“Minesto had the right idea from the start, investing time and resources at an early stage to optimize the bearing solution,” says Rydberg. “This has meant greater freedom in designing a cost-efficient solution with the right performance. This saves both time and money for customers, from design to finished commercial product.”

SKF has also suggested using a special lubricant in the bearings, since the slow back-and-forth movements in the rudder during operation mean it could be difficult to build up a film of lubricant.

“With this solution, we utilized the experiences gained from the wind power industry and the so-called pitch bearing,” Rydberg says. “This is a bearing that connects the rotor hub with the rotor blade, which has a similar movement during operation.”

Another key component of the solution is the seals made of S-Ecopur®, a material that SKF has developed. This unique material is ideal for marine environment applications where the seals are self-lubricating.

“The seals are crucially important in preventing water from entering the machine, and they need to withstand the difficult challenge of following the axle in all positions while rotating with a low degree of friction,” says Anders Jönsson, SKF Sweden’s product line manager for seals.

The tidal kites that Minesto is developing have a patented technology that utilizes low-velocity tidal and ocean currents. This makes the technology useful in many ocean areas around the world, so the potential for the technology is great.

Online tool a great help

During the development of Dragon 12, Niklas Lagesson and his colleagues used SKF’s Simpro Quick, an online tool that was developed to meet designers’ needs to model and evaluate designs and to test the performance of various bearing systems. The tool is intended to facilitate and accelerate the design process and to help the user optimize the choice of bearing in their solution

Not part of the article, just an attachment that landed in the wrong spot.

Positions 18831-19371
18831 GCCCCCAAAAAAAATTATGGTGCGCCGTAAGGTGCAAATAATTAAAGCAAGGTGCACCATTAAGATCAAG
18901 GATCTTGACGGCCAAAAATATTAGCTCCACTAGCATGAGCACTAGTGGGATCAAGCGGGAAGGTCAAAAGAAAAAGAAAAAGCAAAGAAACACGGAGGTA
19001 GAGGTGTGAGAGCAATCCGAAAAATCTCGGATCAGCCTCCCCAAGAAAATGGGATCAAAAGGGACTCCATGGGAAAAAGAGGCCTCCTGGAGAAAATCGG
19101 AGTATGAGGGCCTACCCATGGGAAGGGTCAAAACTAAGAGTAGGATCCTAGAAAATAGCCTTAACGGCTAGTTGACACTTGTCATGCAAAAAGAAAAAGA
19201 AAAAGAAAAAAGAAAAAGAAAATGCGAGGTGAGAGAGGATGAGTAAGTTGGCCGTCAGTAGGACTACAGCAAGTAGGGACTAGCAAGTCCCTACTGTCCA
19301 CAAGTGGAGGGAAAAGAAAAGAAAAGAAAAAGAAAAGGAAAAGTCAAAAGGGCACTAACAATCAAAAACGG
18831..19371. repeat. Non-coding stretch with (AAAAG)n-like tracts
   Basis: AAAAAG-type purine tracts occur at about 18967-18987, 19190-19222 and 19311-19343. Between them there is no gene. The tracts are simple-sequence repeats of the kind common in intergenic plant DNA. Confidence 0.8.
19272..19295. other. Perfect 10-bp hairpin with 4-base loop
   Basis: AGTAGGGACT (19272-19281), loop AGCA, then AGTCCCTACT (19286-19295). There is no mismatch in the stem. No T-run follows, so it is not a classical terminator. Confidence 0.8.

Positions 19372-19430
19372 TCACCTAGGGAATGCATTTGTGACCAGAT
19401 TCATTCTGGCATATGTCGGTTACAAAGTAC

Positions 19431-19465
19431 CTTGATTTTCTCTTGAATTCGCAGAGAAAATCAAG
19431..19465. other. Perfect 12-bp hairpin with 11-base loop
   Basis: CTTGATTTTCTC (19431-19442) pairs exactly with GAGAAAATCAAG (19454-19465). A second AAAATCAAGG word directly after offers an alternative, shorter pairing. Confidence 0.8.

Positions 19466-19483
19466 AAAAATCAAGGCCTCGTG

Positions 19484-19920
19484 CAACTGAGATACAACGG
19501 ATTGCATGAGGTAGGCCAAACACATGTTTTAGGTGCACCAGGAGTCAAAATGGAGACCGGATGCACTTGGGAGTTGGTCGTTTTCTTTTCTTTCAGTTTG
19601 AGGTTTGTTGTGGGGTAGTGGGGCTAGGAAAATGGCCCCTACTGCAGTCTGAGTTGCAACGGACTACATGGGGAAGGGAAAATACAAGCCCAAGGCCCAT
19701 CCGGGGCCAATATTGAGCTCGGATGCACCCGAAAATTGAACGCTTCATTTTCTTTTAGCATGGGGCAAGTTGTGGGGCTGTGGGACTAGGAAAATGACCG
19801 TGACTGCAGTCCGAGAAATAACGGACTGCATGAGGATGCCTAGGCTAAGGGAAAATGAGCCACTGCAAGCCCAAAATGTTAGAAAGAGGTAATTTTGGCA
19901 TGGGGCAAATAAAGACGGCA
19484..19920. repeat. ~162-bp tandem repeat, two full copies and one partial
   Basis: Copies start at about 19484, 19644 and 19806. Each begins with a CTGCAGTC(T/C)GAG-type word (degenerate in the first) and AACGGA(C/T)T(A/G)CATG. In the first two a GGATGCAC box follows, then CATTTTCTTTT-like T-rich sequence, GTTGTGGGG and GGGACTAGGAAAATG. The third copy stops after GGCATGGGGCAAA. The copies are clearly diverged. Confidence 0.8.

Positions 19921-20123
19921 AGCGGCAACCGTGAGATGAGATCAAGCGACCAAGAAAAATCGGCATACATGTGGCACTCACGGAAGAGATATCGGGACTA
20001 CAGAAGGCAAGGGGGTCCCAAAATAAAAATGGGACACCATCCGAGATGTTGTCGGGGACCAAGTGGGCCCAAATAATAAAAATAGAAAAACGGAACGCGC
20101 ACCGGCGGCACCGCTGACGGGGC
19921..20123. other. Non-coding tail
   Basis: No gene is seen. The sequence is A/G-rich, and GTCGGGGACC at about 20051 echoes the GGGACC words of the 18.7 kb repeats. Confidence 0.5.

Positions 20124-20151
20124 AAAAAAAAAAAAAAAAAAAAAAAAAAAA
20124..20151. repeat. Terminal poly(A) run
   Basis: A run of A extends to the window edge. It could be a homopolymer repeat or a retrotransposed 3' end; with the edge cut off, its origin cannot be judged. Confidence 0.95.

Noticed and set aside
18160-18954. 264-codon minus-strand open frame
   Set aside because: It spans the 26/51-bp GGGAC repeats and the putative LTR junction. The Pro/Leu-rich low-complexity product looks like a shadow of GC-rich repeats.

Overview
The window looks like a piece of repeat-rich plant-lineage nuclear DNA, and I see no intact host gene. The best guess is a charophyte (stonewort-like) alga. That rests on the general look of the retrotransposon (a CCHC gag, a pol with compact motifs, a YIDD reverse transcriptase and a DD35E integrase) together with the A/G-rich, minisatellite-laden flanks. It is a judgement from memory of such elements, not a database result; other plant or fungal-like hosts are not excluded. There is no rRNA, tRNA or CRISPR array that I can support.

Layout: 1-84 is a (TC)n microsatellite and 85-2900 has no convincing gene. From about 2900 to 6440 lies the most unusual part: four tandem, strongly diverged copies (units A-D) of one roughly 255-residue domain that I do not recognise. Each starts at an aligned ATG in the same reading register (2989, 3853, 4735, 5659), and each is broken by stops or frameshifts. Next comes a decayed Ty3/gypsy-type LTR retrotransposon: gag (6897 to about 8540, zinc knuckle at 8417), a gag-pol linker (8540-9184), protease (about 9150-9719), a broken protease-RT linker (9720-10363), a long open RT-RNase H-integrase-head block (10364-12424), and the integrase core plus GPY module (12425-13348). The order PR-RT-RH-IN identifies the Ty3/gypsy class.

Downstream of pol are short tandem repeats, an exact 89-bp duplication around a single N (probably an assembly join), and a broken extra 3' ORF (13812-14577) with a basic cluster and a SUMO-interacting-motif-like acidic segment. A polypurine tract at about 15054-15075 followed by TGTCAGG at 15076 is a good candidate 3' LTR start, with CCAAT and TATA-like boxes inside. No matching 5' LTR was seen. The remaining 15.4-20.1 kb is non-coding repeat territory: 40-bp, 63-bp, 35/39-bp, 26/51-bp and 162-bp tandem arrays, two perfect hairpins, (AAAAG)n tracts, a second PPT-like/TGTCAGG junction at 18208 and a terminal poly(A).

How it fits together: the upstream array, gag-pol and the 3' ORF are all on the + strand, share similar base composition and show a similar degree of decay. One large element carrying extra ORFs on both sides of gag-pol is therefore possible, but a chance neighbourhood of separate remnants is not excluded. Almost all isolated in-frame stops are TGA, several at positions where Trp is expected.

Through the tool Lagesson gained access to the entire SKF network of engineering expertise.

“Designers are often alone in making decisions, so having access to a larger network of competence is wonderful,” he says. “At the end of the day, it’s the sum total of all the engineers’ contributions that make the best solution.”

The tidal kites are the only technology intended for energy production at low-flow sites. The kites generate electricity in water currents as low as 1.2 metres per second.

Strong commercial product

Once the kite is in operation the stresses on the materials and components are great. This is due primarily to the predetermined figure-eight pattern, with the kite flying at speeds of up to 20 knots at a depth of 40 metres. The turns are sudden, and the design is dimensioned to handle forces corresponding to 3.5 G in the turns. Critical machine components will be equipped with SKF’s sensors and remote monitoring to analyse and monitor data during operation.

Dragon 12 will also be installed and put into operation in the Faroe Islands, and the components will be monitored and analysed. SKF is conducting a bearing and lubrication analysis in Gothenburg to evaluate whether anything in the solution needs to be adjusted.

“We are creating a great deal of value for each other in our collaboration,” says Yvonne Rydberg. “We are accumulating knowledge and optimizing performance for a strong commercial product.”

Instead of flying on a beach, the tidal kites fly in the ocean. Since water is nearly a thousand times denser than air, the energy is much more concentrated.